BRIEF DESCRIPTION OF THE DRAWINGS

FIG. 1 is a perspective view of a first embodiment of a cell culture flask in accordance with the present invention;

FIG. 2 is an exploded perspective view of the cell culture flask shown in FIG. 1;

FIG. 3 is a section taken along lines III--III in FIG. 1;

FIG. 4 is a perspective view of a second embodiment of a cell culture flask in accordance with the present invention;

FIG. 5 is an exploded perspective view of the cell culture flask shown in FIG. 4;

FIG. 6 is a section taken along lines VI--VI in FIG. 4;

FIG. 7 is a perspective view of a third embodiment of a cell culture flask in accordance with the present invention;

FIG. 8 is an exploded perspective view of the cell culture flask shown in FIG. 7;

FIG. 9 is a section taken along lines IX--IX in FIG. 7;

FIG. 10 is a perspective view of a fourth embodiment of a cell culture flask in accordance with the present invention;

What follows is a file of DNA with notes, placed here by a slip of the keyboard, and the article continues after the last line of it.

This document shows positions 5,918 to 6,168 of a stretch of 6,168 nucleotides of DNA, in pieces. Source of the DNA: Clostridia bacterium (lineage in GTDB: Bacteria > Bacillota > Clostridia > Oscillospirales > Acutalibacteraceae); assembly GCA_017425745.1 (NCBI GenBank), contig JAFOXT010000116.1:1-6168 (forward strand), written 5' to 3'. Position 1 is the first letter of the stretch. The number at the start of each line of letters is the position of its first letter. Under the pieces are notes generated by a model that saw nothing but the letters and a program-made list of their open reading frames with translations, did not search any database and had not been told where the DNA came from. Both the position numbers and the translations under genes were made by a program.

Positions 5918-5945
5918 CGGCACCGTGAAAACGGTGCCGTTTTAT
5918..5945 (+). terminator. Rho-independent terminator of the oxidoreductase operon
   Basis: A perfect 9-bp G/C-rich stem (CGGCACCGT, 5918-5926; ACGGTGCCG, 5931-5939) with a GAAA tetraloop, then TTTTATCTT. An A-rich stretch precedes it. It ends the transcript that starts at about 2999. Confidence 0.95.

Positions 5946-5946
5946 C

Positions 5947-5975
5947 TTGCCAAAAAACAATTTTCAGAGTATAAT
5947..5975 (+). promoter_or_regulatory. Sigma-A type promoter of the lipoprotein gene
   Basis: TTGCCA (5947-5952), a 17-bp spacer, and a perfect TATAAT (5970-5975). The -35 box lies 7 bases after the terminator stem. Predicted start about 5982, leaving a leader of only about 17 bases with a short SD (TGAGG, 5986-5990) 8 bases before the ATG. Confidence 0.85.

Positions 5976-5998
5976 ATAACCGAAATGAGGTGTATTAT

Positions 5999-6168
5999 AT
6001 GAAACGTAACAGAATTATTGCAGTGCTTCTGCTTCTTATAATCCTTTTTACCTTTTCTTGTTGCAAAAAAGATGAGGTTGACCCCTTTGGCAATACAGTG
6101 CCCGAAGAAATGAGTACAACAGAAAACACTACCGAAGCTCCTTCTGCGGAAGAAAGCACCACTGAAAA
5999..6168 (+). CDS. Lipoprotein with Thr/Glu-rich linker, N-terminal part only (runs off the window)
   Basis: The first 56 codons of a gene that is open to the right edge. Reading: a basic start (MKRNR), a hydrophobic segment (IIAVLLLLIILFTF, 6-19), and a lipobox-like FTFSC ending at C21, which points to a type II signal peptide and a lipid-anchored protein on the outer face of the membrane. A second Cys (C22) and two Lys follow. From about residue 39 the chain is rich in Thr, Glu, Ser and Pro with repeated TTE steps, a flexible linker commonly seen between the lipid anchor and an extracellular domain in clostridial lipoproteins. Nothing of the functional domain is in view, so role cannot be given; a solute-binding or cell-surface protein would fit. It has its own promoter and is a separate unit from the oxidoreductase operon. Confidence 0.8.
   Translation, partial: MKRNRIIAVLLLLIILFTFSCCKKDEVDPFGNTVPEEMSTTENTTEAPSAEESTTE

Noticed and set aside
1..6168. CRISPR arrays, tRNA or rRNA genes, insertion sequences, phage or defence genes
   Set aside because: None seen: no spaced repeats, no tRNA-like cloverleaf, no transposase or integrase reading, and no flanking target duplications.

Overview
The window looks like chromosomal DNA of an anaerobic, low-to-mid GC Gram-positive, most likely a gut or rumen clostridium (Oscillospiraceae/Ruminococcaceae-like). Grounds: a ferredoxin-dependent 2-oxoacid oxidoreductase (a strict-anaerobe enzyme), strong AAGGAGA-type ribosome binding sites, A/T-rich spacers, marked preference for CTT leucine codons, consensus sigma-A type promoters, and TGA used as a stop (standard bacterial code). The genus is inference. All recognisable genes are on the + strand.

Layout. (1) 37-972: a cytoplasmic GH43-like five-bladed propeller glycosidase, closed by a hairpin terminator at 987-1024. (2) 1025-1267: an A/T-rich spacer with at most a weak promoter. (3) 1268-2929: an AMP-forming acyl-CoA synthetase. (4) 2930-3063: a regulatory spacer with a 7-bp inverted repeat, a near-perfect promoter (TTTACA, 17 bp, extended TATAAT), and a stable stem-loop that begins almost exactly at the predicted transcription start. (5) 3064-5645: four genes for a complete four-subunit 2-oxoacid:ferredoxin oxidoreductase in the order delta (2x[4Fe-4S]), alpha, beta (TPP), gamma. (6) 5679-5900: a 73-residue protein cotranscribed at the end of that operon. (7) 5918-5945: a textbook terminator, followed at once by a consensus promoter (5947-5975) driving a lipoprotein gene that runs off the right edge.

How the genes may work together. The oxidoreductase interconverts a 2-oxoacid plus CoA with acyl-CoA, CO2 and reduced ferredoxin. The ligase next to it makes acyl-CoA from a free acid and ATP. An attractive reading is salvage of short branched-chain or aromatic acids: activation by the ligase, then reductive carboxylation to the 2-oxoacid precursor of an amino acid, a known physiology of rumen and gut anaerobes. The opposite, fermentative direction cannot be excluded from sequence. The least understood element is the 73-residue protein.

FIG. 11 is an exploded perspective view of the cell culture flask shown in FIG. 10 positioned on a base unit;

FIG. 12 is a section taken along lines XII--XII in FIG. 11;

FIG. 13 is a front view, partially in section, of a cell culture apparatus in accordance with the present invention; and

FIG. 14 is a schematic diagram of a cell culturing system in accordance with the present invention.

Like reference numerals are used throughout with like parts.

DESCRIPTION OF THE PREFERRED EMBODIMENTS